HISTORY OF THE LANGOBARDS
In these days then, when the patriarch Peter was dead, Serenus undertook the government of the church of Aquileia.  He was a man endowed with a simple character and devoted to the service of Christ.
 It was afterwards, at the request of king Liutprand, that pope Gregory II sent the pallium of a metropolitan to Serenus, bishop of Aquileia Pandolo, VII, 2, 13, see Muratori Rer. Ital. Script. XII, 131 ; Chronicle of John the Deacon, p. 96, Monticolo). Dissensions arose between the patriarchs of Aquileia and Grado, and Gregory wrote to Serenus warning him not to pass beyond the bounds of the Langobard nation and trespass upon Grado (Hodgkin, 466-467). The scat of the patriarch was subsequently removed, first to Cormons, and after Serenus had died and Calixtus had succeeded him (see Ch. 51, infra), to Cividale.
But Filippicus indeed, who was called Bardanis, after he was confirmed in the imperial dignity, ordered that Cyrus, of whom we have spoken, should be turned out of his patriarchate and return to Pontus, to govern his monastery. This Filippicus dispatched letters of perverted doctrine to pope Constantine which he, together with a council of the Apostolic See, rejected,  and on account of this affair he caused pictures to be made in the portico of St. Peter representing the transactions of the six holy general councils. For Filippicus had ordered that pictures of this kind which were in the imperial city, should be carried away. The Roman people determined that they would not take the name of the heretical emperor upon their documents, nor his likeness upon their coins. Hence his image was not brought into the church, nor was his name mentioned in the solemnities of the mass. When he had held the sovereignty one year and six months, Anastasius, who was also called Artemius, rising against him, expelled him from the sovereignty and deprived him of his eyes, but did not however kill him.  This Anastasius sent letters to Rome to pope Constantine by Scolasticus, the patrician and exarch of Italy, in which he declared himself to be an adherent of the Catholic church and an acknowledger of the Sixth Holy Council.
 The authorities disagree and the passage is not clear. Perhaps a partial council, summoned by the Pope, is meant. Filippicus declared in favor of the Monotheletes, who had been condemned by the Sixth (Ecumenical Council at Constantinople (Giansevero).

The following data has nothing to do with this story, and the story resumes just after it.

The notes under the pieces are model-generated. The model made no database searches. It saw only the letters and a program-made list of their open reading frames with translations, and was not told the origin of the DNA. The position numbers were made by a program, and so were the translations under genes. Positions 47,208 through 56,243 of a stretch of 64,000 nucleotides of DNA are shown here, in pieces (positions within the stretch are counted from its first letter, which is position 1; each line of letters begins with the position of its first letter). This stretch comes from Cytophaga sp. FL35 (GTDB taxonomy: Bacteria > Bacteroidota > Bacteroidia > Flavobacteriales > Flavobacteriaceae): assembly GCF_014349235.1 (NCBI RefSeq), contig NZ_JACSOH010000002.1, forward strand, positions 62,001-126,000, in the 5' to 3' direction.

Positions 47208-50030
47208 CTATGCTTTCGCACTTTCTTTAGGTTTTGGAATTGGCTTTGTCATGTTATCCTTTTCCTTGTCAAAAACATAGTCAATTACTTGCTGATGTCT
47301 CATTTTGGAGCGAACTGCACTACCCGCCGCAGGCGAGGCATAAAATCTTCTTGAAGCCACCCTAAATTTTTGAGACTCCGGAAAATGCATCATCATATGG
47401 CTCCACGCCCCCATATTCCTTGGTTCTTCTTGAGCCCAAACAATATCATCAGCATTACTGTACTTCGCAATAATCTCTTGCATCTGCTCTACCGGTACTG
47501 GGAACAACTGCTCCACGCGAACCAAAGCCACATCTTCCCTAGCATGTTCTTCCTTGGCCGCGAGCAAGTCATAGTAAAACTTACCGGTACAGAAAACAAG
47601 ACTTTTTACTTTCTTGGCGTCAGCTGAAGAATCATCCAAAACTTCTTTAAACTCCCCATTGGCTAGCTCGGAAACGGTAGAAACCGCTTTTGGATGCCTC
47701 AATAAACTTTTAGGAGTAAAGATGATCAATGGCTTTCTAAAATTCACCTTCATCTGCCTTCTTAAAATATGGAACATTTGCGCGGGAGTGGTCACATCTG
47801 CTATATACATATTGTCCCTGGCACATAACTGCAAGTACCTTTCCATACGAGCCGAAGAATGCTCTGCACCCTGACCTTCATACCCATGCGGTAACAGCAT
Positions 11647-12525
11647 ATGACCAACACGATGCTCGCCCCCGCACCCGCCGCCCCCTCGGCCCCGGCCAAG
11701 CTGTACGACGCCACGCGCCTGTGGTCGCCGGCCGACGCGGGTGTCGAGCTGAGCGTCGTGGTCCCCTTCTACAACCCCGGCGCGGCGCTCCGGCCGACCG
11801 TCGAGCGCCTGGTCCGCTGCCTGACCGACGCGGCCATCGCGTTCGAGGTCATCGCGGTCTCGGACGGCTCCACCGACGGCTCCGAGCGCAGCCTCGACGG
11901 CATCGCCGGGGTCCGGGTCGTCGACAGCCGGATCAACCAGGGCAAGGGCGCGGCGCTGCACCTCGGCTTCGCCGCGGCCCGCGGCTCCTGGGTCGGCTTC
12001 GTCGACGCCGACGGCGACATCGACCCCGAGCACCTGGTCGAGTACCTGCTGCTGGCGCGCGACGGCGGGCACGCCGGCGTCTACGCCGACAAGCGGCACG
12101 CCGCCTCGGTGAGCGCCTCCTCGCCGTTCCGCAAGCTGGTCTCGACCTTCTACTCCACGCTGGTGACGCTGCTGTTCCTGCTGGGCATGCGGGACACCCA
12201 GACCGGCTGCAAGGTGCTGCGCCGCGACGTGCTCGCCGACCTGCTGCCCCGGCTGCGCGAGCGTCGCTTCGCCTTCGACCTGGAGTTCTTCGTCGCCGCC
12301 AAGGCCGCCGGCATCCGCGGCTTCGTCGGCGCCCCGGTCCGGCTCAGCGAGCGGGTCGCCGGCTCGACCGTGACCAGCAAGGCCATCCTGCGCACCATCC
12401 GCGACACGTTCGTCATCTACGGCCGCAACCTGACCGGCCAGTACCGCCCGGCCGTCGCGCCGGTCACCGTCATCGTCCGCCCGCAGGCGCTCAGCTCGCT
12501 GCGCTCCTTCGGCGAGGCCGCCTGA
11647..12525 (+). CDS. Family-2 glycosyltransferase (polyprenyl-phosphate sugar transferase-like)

A.D. 713 (Hodgkin, VI, 386).
Then after Ansprand had been in exile in Bavaria for now nine full years, in the tenth year, after Teutpert was at last prevailed upon, (to make war) the commander of the Bavarians came with his army to Italy and fought with Aripert and there occured a great slaughter of the people on both sides. But although at last, night broke off the battle, it is certain that the Bavarians had turned their backs and that the army of Aripert had returned as a victor to its camp. But since Aripert was unwilling to remain in camp and preferred to go into the city of Ticinum, by this act he brought despair upon his own people and boldness upon his adversaries, and after he had returned to the city and had felt that he had offended his army by this deed, he presently took advice that he should flee to France and carried with him from the palace as much gold as he thought useful to him. And when weighted down with the gold, he attempted to swim across the river Ticinus, he sank there and, choked with the waters, expired. His body was found on the following day, was cared for in the palace and was thence brought forth to the church of our Lord the Saviour which the former Aripert had built, and was there buried. In the days when he held the kingly power, Aripert, going forth at night, and proceeding to one place and another, inquired for himself what was said about him by particular cities, and diligently investigated what kind of justice the various judges rendered to the people. When the ambassadors of foreign nations came to him, he wore in their presence mean garments and those made of skins, and in order that they should not form designs against Italy he never offered them precious wines nor delicacies of other kinds. He reigned moreover with his father Ragimpert, and alone, up to the twelfth year. He was also a religious man, given to charities and a lover of justice.  In his days there was very great fertility of the land, but the times were barbarous. His brother Gumpert then fled to France and remained there to the day of his death. He had three sons, of whom the eldest one, Ragimpert by name, governed the city of Aureliani (Orleans) in our own days. After the death of this Aripert, Ansprand obtained possession of the kingdom of the Langobards  but reigned only three months. He was a man distinguished in all ways and very few were to be compared with him in wisdom. When the Langobards become aware of his approaching death they set his son Liutprand on the royal throne  and when Ansprand, while he was living, heard this he greatly rejoiced.